Article by Tara Haelle
In those early months, I, along with most of the rest of the country, was using “surge capacity” to operate, as Ann Masten, PhD, a psychologist and professor of child development at the University of Minnesota, calls it. Surge capacity is a collection of adaptive systems — mental and physical — that humans draw on for short-term survival in acutely stressful situations, such as natural disasters. But natural disasters occur over a short period, even if recovery is long. Pandemics are different — the disaster itself stretches out indefinitely.
“The pandemic has demonstrated both what we can do with surge capacity and the limits of surge capacity,” says Masten. When it’s depleted, it has to be renewed. But what happens when you struggle to renew it because the emergency phase has now become chronic?
By my May 26 psychiatrist appointment, I wasn’t doing so hot. I couldn’t get any work done. I’d grown sick of Zoom meetups. It was exhausting and impossible to think with the kids around all day. I felt trapped in a home that felt as much a prison as a haven. I tried to conjure the motivation to check email, outline a story, or review interview notes, but I couldn’t focus. I couldn’t make myself do anything — work, housework, exercise, play with the kids — for that whole week.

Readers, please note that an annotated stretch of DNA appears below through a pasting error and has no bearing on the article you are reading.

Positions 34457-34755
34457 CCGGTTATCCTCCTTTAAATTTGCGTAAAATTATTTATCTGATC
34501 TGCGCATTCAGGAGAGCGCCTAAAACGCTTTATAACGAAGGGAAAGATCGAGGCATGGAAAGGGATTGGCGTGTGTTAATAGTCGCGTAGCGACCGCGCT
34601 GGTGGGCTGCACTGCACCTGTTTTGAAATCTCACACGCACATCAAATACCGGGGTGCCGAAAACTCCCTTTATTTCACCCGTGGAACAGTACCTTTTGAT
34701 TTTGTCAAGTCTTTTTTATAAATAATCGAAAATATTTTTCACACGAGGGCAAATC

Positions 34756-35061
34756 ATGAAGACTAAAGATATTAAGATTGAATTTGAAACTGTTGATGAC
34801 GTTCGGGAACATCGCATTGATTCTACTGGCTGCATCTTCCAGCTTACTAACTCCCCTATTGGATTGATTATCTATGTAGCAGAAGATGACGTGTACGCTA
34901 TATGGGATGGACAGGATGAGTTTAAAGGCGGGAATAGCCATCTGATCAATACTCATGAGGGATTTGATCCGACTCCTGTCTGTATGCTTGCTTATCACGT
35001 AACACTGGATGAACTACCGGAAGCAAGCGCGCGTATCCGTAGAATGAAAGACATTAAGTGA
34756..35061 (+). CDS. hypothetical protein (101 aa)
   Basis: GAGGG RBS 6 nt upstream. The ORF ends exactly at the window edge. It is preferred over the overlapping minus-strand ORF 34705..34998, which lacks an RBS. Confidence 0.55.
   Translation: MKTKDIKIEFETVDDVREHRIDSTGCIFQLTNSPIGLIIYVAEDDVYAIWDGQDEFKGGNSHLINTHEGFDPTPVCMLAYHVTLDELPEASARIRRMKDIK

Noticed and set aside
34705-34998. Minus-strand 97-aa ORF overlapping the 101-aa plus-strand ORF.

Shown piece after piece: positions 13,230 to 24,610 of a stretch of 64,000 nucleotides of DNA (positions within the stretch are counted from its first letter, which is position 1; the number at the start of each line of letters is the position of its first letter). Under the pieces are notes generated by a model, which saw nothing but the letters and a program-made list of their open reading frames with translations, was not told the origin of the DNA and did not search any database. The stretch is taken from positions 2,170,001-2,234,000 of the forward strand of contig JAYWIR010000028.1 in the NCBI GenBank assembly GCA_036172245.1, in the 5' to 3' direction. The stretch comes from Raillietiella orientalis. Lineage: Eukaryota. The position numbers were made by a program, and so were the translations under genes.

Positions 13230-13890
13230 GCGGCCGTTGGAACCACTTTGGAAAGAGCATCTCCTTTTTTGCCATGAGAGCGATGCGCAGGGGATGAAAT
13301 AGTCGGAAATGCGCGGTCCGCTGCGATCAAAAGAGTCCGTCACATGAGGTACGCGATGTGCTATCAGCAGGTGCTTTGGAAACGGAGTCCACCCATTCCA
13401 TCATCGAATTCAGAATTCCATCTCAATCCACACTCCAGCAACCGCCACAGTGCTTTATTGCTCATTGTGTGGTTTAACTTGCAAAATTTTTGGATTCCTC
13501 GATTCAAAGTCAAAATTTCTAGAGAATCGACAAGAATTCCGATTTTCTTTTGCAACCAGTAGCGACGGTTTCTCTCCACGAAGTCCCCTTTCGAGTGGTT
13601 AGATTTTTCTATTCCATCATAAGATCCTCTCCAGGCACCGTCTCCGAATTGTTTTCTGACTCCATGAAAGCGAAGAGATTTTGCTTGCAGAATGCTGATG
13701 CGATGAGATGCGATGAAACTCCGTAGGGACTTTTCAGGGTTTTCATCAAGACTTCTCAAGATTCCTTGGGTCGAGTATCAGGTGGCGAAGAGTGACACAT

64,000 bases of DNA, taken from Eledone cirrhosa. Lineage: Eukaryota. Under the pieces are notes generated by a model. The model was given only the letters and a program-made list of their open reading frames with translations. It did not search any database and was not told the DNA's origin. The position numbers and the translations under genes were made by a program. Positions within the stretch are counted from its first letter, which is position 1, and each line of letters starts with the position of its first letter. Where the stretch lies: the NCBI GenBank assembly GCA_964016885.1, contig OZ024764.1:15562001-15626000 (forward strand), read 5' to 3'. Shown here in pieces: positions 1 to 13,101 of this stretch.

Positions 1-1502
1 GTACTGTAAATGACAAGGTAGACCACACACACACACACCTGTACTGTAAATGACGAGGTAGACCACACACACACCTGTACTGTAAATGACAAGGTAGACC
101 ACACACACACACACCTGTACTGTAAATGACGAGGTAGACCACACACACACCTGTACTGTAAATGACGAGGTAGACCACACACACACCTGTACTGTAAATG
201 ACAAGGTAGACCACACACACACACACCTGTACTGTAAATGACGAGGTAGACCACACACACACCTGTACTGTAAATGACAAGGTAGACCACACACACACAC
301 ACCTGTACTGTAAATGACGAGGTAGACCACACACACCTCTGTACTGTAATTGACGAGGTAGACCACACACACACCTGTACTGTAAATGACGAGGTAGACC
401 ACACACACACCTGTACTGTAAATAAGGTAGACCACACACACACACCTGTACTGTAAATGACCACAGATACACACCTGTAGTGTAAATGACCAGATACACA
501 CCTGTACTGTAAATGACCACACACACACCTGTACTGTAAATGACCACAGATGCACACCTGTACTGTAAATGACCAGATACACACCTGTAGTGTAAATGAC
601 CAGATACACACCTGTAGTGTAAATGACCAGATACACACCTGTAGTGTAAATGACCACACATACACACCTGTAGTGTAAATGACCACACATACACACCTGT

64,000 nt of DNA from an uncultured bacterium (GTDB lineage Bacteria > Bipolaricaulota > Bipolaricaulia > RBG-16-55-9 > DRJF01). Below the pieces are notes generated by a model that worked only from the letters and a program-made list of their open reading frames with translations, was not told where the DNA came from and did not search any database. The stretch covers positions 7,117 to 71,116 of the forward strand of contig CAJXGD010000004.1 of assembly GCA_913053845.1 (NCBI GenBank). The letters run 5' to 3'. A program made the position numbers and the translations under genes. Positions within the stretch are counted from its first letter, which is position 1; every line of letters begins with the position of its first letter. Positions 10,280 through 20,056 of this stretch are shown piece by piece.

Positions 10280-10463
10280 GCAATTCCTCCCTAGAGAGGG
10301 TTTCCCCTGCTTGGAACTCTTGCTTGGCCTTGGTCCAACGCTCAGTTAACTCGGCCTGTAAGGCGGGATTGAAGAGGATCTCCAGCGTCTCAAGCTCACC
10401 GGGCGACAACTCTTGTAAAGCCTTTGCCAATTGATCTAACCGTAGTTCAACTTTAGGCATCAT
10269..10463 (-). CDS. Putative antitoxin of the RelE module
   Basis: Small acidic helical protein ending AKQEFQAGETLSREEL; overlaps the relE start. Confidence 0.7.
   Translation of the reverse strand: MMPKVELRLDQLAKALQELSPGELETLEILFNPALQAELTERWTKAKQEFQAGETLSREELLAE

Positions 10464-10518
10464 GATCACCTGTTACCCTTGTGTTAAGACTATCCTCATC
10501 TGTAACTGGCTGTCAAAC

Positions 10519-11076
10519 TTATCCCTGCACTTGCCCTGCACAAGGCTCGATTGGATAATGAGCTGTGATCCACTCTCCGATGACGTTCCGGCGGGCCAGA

Or the next.
Or the next.
Or the next.
I know depression, but this wasn’t quite that. It was, as I’d soon describe in an emotional post in a social media group of professional colleagues, an “anxiety-tainted depression mixed with ennui that I can’t kick,” along with a complete inability to concentrate. I spoke with my therapist, tweaked medication dosages, went outside daily for fresh air and sunlight, tried to force myself to do some physical activity, and even gave myself permission to mope for a few weeks. We were in a pandemic, after all, and I had already accepted in March that life would not be “normal” for at least a year or two. But I still couldn’t work, couldn’t focus, hadn’t adjusted. Shouldn’t I be used to this by now?
“Why do you think you should be used to this by now? We’re all beginners at this,” Masten told me. “This is a once in a lifetime experience. It’s expecting a lot to think we’d be managing this really well.”
It wasn’t until my social media post elicited similar responses from dozens of high-achieving, competent, impressive women I professionally admire that I realized I wasn’t in the minority. My experience was a universal and deeply human one.”